Governor Snyder is promoting economic growth via tax cuts to businesses. He has a GOP-controlled House and Senate that is likely to pass his proposed budget. The Michigan Single Business Tax is one of the greatest obstacles to economic progress in Michigan and will soon be gone. God bless Michigan and Governor Snyder!


Thu, Feb 17, 2011 : 6:38 p.m.

There is no doubt we need to generate more jobs in Michigan but my bet is that the businesses will gladly accept the tax breaks, NOT hire in the state, and will outsource many of the jobs overseas in the cheap labor market.

rusty shackelford

Thu, Feb 17, 2011 : 6:12 p.m.

Part of the problem is that we have not agreed to fund things that we as a state have said we want. The best solution is not necessarily to cut things we need or want; it could also be to find new ways to pay for them. Here are a few novel ways to raise state revenue that would have a relatively minimal effect on the economy. Some would be easier to enact than others. I invite others to hit "reply" and list other ideas. 1. Raise sales tax by 0.5%. 2. Increase taxes on those making several times the median income. 3. A 1% or less tax on services. 4. Create toll to enter the state on I-94 and I-75. 5. Cut staff for legislature. Eliminate state Senate and grow the size of the state House by half the current size of the Senate. Make legislature part time with decreased salary and benefits. 6. Reduce allowable truck tonnage. Require permit (with fee) to exceed tonnage. MI currently has the highest allowable weight in the nation. 7. Charge sales tax on purchases made on the Internet. This would perhaps bring in the most money, and would be helpful to local businesses since it would prevent remote ones from cheating on sales tax. 8. $1 state surcharge on ticketed events. 9. Require smog checking; fine those who do not comply. 10. Increase state tax on gasoline by 1 cent. 11. Institute surtax on luxury items. 12. Decriminalize drug possession for personal use. Instead of paying millions to incarcerate drug users, fine them and increase the state coffers. 13. Small surtax on medical marijuana dispensaries. 14. Add one non-refundable cent to bottle deposits. Pay 11 cents, get 10 back. 15. Institute deposit for all bottles, not just carbonated beverages.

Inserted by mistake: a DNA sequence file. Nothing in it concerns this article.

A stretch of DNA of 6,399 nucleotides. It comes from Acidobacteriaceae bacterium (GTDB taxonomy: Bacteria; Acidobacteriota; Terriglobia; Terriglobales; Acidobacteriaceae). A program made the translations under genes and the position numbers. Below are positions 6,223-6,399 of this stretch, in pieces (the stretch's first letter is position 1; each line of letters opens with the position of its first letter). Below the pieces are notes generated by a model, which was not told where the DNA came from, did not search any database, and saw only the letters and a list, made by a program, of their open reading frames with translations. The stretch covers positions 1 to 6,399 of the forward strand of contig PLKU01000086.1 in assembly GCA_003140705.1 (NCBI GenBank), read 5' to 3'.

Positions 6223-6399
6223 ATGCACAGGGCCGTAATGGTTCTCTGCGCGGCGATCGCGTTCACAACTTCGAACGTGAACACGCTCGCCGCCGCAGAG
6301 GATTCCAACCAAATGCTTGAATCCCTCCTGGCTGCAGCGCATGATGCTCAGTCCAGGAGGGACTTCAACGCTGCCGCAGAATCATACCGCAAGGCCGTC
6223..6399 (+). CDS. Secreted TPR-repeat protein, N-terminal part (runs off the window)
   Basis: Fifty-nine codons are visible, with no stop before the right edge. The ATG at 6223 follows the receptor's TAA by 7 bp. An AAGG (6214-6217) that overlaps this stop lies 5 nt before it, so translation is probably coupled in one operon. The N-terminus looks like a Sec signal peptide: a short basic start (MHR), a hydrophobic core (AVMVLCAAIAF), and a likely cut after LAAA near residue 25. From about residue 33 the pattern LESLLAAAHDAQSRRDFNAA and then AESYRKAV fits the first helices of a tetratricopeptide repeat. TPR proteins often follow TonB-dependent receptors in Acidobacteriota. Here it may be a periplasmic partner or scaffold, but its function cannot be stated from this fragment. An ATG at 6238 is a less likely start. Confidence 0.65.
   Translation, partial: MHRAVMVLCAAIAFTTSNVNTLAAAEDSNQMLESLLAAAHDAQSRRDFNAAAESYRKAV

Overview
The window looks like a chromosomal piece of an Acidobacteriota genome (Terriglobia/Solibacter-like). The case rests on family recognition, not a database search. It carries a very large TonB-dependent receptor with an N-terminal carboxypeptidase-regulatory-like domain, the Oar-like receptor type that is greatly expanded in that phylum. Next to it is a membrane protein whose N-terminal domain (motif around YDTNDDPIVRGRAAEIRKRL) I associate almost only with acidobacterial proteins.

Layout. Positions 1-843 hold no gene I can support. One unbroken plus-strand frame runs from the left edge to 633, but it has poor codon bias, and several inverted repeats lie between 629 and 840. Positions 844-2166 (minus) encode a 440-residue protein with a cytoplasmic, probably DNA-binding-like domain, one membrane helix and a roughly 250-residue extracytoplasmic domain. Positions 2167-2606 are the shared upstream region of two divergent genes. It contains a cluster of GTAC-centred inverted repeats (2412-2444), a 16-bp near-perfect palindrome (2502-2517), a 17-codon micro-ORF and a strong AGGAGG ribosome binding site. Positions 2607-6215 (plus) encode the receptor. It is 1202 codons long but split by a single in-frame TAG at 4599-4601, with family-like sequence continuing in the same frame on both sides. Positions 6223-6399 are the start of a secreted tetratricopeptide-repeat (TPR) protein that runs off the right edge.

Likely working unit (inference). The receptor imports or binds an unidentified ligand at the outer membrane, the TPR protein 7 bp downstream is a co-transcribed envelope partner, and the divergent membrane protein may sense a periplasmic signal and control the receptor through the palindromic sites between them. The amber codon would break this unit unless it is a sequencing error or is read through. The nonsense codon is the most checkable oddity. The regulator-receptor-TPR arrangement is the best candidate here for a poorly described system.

Thu, Feb 17, 2011 : 7:09 p.m.

I don't see 4 ,5,12 working. I don't have much problem with the others. I would certainly be for a city tax on U of M tickets.

rusty shackelford

Thu, Feb 17, 2011 : 6:44 p.m.

I meant for cars. Several states already do this.

Craig Lounsbury

Thu, Feb 17, 2011 : 6:40 p.m.

A good list, I could live with it. does #9 refer to cars? or industry? or both?

Basic Bob

Thu, Feb 17, 2011 : 6:07 p.m.

You got to love all the public service employees who identify themselves as the "poor" or the "working class", while collecting a salary way over the median, generous fringe, health care, and retirement benefits. Many possessing multiple degrees, fancy homes, and foreign luxury cars. The money spent on their lavish lifestyle should be redirected to the real poor and working class who have none of these things. That is the class warfare I want to see.

rusty shackelford

Thu, Feb 17, 2011 : 6:15 p.m.

What are you basing any of that on? I don't see any public employees calling themselves poor. If they possess fancy homes or luxury cars, it is due either to having no children or having a spouse in a more lucrative profession; they are middle class but are by no means wealthy. The solution isn't to make more people poor but to help those who are poor now better their lot.


Thu, Feb 17, 2011 : 6:04 p.m.

I receive Michigan pension in a southwestern state, and I have to pay income taxes on it here. I was surprised that Michigan DOESN'T tax pension income, especially during this time of economic crisis. We don't however have high property taxes and Michigan does compared to here. Our schools are funded by goods and services tax, and state income tax. And as a result we have poor schools. It seems one gets it coming and going. I DO understand, at the risk of making Michiganians really angry, why Gov. Snyder may have to make this step. No, I'm not a conservative, and I'm not just saying "Suck it up, seniors", but we all have to make sacrifices. It seems that everyone wants everyone ELSE taxed, or THEIR programs cut---not "mine".